Group to promote 'Free the Weed' in Victoria

Gabriella Canales By Gabriella Canales

Feb. 11, 2018 at 9:27 p.m.
Updated Feb. 12, 2018 at 6:30 a.m.

Marijuana can be a scary word, but the organizer of an event to promote legalization said she hopes to change that.

"We are not here for a big Snoop Dog fest," organizer Melisa Barksdale, 28, of Placedo, said. "It's a lot more than that."

Barksdale is organizing Cannabis Open Carry Walk to educate the public about the lack of cannabis freedom in Texas and how to become an active part in change. Barksdale said cannabis for recreational and medical use is the focus for 2019.

The Victoria walk is part of the "Free the Weed in Texas" movement. The group has had several walks across Texas, Barksdale said.

The Facebook event for Victoria has 146 people attending and more than 700 interests as of Sunday.

Barksdale, the event organizer, works for the American Cannabis Co.

She and her husband grow one strand called Charlotte's Web in Colorado for children with medical issues, mainly seizures.

The strand has no tetrahydrocannabinol, or THC, the chemical compound in cannabis responsible for a euphoric high.

After Barksdale had to have her left leg amputated in 2009 when she was hit by a car, the pain and treatment she was going through took a toll on her, she said.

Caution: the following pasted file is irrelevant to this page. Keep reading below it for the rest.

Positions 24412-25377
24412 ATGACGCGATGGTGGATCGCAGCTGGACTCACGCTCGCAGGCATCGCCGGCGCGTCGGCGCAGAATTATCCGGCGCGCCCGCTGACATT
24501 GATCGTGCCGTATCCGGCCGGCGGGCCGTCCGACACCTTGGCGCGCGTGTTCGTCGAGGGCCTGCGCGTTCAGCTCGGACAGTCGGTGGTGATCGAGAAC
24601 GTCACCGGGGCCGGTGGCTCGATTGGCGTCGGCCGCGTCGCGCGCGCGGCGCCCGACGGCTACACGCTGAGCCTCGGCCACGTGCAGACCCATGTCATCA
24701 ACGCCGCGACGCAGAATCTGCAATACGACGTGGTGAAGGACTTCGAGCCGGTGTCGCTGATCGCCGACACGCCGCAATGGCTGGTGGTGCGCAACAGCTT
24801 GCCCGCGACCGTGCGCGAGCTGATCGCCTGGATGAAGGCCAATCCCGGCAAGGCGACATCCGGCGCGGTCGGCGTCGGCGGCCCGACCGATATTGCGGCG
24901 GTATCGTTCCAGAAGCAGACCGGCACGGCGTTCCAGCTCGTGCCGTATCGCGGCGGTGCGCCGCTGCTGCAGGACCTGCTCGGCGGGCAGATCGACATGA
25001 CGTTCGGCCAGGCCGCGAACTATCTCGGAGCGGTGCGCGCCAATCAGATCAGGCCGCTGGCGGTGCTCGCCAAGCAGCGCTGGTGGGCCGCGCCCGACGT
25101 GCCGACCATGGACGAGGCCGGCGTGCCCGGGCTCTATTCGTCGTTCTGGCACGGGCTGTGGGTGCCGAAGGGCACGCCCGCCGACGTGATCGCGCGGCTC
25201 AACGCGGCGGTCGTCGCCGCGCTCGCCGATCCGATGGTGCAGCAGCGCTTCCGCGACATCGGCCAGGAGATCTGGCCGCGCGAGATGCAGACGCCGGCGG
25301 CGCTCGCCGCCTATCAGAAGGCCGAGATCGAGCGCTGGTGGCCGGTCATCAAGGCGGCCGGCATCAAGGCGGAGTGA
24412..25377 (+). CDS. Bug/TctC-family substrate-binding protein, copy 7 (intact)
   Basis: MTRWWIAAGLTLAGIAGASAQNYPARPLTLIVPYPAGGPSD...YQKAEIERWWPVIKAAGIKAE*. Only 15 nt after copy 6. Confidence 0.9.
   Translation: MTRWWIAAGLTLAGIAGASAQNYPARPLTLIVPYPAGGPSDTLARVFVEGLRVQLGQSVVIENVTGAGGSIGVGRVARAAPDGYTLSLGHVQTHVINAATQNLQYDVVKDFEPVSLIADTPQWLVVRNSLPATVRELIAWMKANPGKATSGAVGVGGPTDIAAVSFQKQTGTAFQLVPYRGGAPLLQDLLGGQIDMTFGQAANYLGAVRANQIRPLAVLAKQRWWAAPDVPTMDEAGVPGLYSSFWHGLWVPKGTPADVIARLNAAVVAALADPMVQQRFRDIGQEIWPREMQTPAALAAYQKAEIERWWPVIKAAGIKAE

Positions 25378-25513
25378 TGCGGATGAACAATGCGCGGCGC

"You are going to die here," she said a doctor told her. "Go to Colorado."

Cannabidiol, or CBD, is a cannabis compound that has medical benefits, but does not make people feel high. The product she used acted as muscle relaxant and provided her relief.

Barksdale was previously active in Colorado's cannabis journey. Five years ago, she had a similar event in Victoria for nurses.

Not to be confused with open carry gun legislation, the concept "open carry" means rights, she said, because people who have medical marijuana cards cannot purchase firearms.

At Tuesday's event, Barksdale will share some of the more than 200 stories from people she has meet across Texas and in Victoria. About five patients also are scheduled to speak.

Informational items will be available for attendees, she said. Everyone is invited to attend.

Legislation would benefit children and veterans who need treatment, she said, so she encourages people to vote.

She plans to continue having the event throughout the year, but on a smaller scale.

Barksdale said healing is the main goal.

"This is our community," she said. "These are our people."


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